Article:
The procedure may be performed under the guidance of ultrasound.
In most of the cases, FNAC is able to categorize the lump as infectious, benign or cancerous. It is also a quick, relatively painless, non-invasive, outdoor procedure. The results are available within a few hours and can help to relieve the patient’s anxiety quickly.
Sometimes, when the results are inconclusive on FNAC, a biopsy may have to be performed to be sure that the lump is not cancerous. It is a small surgical procedure carried out under local anesthesia. A small piece of the breast lump is removed (and after a series of steps including processing, fixation, and staining) it is examined under a microscope. It is the best method to confirm whether cancer is present or not. However, the processing and other steps involved make it a lengthy procedure. The results are available in about 3-4 days.
A breast biopsy can be of various types
Core needle biopsy: A needle larger than that used for FNAC and having a special tip is used to remove a tiny sample of breast tissue.
Stereotactic biopsy: Mammography is used to precisely identify the suspicious area and then that area is biopsied.
Vacuum-assisted biopsy: A probe with a vacuum is inserted through a small incision in the skin and a sample of breast tissue is removed. It is performed under imaging guidance (ultrasound or mammogram or MRI).
Surgical biopsy: A small cut is made in the skin and part or whole of the lump is removed.
- Incisional biopsy: Only a part of the lump is removed.
- Excisional biopsy: The entire lump is removed. It is also called lumpectomy. If the lump turns out to be non-cancerous, it also serves as the only treatment required.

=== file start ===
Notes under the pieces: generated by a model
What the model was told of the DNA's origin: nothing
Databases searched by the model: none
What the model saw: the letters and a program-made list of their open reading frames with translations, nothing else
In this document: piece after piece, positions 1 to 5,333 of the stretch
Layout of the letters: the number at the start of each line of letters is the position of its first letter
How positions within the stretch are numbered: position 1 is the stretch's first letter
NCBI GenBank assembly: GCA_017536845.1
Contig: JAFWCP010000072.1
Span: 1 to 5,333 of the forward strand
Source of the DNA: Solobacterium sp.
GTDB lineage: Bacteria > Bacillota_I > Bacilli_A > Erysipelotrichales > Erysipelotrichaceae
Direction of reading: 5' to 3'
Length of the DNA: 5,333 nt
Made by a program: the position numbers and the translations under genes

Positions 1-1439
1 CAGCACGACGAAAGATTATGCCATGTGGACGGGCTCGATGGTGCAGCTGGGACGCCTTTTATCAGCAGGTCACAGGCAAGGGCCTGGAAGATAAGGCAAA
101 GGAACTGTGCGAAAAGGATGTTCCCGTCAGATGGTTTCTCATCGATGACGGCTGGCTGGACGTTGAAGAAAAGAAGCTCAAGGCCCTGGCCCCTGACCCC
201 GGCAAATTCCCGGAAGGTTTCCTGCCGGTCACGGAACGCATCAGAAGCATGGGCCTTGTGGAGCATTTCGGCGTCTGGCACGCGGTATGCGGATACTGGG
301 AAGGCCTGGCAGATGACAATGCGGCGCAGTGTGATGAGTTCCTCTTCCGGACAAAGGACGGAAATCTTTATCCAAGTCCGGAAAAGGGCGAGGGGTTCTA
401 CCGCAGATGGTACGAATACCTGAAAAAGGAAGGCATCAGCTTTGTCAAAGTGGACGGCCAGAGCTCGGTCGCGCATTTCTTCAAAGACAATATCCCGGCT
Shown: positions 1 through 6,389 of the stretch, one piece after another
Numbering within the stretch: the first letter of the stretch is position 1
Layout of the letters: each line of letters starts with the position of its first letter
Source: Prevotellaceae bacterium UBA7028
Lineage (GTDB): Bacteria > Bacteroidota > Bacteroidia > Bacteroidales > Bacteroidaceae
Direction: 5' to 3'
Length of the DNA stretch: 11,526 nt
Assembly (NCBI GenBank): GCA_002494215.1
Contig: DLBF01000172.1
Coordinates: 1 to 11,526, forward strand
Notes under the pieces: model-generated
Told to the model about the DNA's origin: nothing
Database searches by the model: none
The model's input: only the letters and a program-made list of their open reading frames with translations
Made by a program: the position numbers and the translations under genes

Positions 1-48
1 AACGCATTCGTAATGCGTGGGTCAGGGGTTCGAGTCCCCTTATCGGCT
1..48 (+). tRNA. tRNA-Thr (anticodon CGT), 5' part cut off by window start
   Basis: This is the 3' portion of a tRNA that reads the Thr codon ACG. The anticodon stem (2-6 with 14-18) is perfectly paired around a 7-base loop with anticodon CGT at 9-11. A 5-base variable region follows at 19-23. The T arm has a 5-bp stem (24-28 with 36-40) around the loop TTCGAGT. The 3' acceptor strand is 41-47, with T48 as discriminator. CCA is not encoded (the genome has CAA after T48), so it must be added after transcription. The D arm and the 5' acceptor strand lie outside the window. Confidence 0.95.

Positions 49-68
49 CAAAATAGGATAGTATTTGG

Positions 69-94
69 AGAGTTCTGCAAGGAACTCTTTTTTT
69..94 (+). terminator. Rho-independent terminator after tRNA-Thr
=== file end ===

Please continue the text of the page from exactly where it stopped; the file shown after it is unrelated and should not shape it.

Treatment of Breast Lumps
Treatment of a breast lump depends on the cause. Moreover, not all breast lumps need to be treated.
Most women with fibrocystic breast disease don’t require invasive treatment. Home treatment is usually sufficient to relieve associated pain and discomfort.
Over-the-counter analgesics like nonsteroidal anti-inflammatory drugs (NSAIDs) (eg, ibuprofen) and acetaminophen may be used to relieve pain and discomfort. Evening primrose oil supplements may help to reduce breast pain by changing the balance of fatty acids in the body. Since fibrocystic disease occurs due to the effect of hormones, oral contraceptives may help by lowering the levels of cycle-related hormones.
The mainstay of treatment is to empty the breasts frequently either by regular breastfeeding or by using a breast pump. Gentle breast massage and applying warm compresses also help to resolve a blocked duct.
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In the case of mastitis, antibiotics and anti-inflammatory medication are required.
Read more about Mastitis: Causes, Prevention, and Treatment
Breast abscess needs to be surgically drained to remove pus and debris, followed by antibiotic administration.
Simple breast cysts
The cysts can be drained causing them to collapse. In case the cysts recur, they may be further investigated to rule out any associated cancer.
A galactocele can be left as such to allow it to resolve on its own. If causing discomfort or infected, it may be drained.
In the case of benign tumors like fibroadenoma, lipoma, hamartoma, papilloma, etc, the lump may be excised. Very small lumps (less than 2-3 cm in size ) however, don’t require treatment and may be left as such.
Treatment depends on the stage of cancer. Staging is done on the basis of the size of the tumor, invasive or noninvasive nature of the tumor, lymph nodes involvement and spread of cancer to nearby or distant organs
The various treatment modalities include surgery (lumpectomy meaning removal of the lump or mastectomy meaning the removal of the breast), chemotherapy and radiotherapy.